Salman Khattak has made some of his beautiful and unique hand-carved oblique nib holders for us to sell in the shop, which is one of the most exciting new lines to introduce to the shop – these are all individually carved and finished, and of course, understated and gorgeous.
They are truly such an elegant and unique tool to have, for calligraphers especially, beginner or experienced, but also just for folks like me who enjoy playing with inks and words on a page.
You can see them online here, or come take a look in the shop.
These are just stunning – I am in love with the simplicity of the design and also the idea behind using a holder made by Salman, a Toronto calligrapher and woodworker.
If you’ve followed me for any length of time, you know that I love things that come from natural materials, like paper and leather and wood, and things that are made by hand often speak volumes about the craftsmanship and thought that goes into the design and execution of it.
Salman is both an expert calligrapher as well as a woodworker – you can see some of his work on his Instagram, but as is so often the case with these sorts of things, pictures don’t always do it justice.
His experience, though, means that he’s designed these to be ergonomic and just right in the hand for writing calligraphy. They’re carved from cherry wood, sanded and polished, finished with several thin coats of clear seal before carefully fitted with a flange to accommodate calligraphy dip nibs at an oblique angle.
I attended Salman’s class on Carving an Oblique Nib Holder, and I was blown away by both the artistry involved in designing a nib holder to fit the shape of a human hand and the angle of writing, but also the physical nature of carving and sanding and polishing.
This is a beautiful and deceptively simple design that feels light and fits perfectly in the hand, and I especially love the idea that it’s been created by a Toronto artisan. It’s a good weight in the hand, not too long or back heavy that you feel fatigued by holding it, and its grip shape enables your fingers to hold it more loosely, so your fingers don’t have to expend a lot of energy holding it.
Due to the nature of hand carving and the natural wood material, each holder may have slightly different variations in the wood and the colour or tone of the wood, as well as slight variations in the carving, but they all will be the same model.
I’m sure these will go fast, as we just have one batch in now, but we will be carrying these regularly. With Christmas coming up, these would make such a wonderful gift for someone learning or practising calligraphy – a tool that comes with inspiration built in.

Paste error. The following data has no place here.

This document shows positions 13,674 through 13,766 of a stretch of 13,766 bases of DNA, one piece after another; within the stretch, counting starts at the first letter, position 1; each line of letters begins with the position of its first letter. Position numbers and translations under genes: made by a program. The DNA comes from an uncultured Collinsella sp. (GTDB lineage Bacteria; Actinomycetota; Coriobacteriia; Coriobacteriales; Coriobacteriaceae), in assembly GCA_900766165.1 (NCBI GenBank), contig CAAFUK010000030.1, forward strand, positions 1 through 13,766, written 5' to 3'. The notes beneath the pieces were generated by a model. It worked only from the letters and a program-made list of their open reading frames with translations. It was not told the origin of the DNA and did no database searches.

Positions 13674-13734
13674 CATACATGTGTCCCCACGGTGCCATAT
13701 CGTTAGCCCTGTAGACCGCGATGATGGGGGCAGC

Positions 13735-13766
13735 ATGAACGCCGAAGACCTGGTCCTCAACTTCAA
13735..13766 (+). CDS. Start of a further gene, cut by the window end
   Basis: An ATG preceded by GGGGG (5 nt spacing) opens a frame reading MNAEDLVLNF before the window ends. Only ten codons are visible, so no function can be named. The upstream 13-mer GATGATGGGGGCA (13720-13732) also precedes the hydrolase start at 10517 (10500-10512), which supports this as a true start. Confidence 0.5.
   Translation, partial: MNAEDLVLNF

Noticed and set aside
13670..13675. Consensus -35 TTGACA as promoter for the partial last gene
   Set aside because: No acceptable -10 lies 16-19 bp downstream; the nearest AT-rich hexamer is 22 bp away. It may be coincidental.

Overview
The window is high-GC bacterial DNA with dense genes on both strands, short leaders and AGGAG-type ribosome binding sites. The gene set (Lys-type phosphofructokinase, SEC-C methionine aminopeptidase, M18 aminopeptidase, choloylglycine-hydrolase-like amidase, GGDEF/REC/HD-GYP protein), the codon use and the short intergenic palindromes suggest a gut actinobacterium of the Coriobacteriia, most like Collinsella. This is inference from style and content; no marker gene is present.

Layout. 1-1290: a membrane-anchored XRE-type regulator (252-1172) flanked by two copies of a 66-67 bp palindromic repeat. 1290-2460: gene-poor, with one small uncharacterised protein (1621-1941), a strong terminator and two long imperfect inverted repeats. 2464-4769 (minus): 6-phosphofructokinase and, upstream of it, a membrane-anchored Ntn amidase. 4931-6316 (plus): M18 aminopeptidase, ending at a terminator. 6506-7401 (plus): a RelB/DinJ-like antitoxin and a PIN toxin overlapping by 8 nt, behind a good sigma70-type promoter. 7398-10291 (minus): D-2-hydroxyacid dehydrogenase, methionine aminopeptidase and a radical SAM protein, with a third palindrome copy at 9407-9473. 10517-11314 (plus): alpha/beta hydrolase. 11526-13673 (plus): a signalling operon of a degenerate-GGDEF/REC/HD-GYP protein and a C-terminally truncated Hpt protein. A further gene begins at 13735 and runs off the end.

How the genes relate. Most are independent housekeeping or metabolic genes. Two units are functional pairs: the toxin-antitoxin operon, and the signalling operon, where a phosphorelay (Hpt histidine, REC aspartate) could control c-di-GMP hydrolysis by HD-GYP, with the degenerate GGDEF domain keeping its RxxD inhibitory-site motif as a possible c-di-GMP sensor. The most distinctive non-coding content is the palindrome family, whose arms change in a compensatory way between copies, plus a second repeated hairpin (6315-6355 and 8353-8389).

If we are sold out, you can always sign up for the in-stock notification so you can get an automatic email when we get more in, but more won’t come until after Christmas, for sure, as these take many weeks in advance to make.
I, of course, already have mine safely in hand, and I’ve already been flinging ink around. I’m sure you’ll be seeing more of it on my Instagram and on the blog, and it’s also great timing for Christmas cards. Sometimes I don’t go through ink as quickly as I should, and it’s left in my pens for longer than is safe without it starting to clog up – especially permanent inks. It’s nice to be able to just dip and address envelopes with a permanent ink.
This is a heart-warming addition to our shop because Salman is one of the nicest guys I know – he’s even shared surprise birthday cake at our shop, for one of our staff.
I know I say that a lot, and that’s partially because we, Jon and I, somehow landed ourselves in Toronto and in Canada, where the pen community is incredible and we have some of the friendliest and most supportive stationery nuts in the world, but Salman really is one of my favourite people. He is a fountain of knowledge when it comes to both calligraphy and letters and so open and passionate about sharing it.
We’re honoured and thrilled to be carrying Salman’s holders, and even more so as he has a waiting list for his custom holders three months long. He’s offering these holders at truly a very, very reasonable price considering all of the work and time each one takes, along with the experience and knowledge he has in making them.
Salman once came to our Letter Writing Club and did free envelope addressing, and I can only imagine the reaction of people receiving the letters in the mail, as though invited to tea with the queen (although I hope, in my case, that the recipients were not then disappointed by receiving the scribbles of the proletariat).
The part I liked best, though, was watching him pull out all his various inks and nibs and tools and goodies. I’m mostly just a lowly letter writer and journaler, and occasionally I make a mark on an invoice, usually just a doodle, so I can only dream of having all of these tools to make beautiful words with, and now of course, I have this gorgeous wooden nib holder.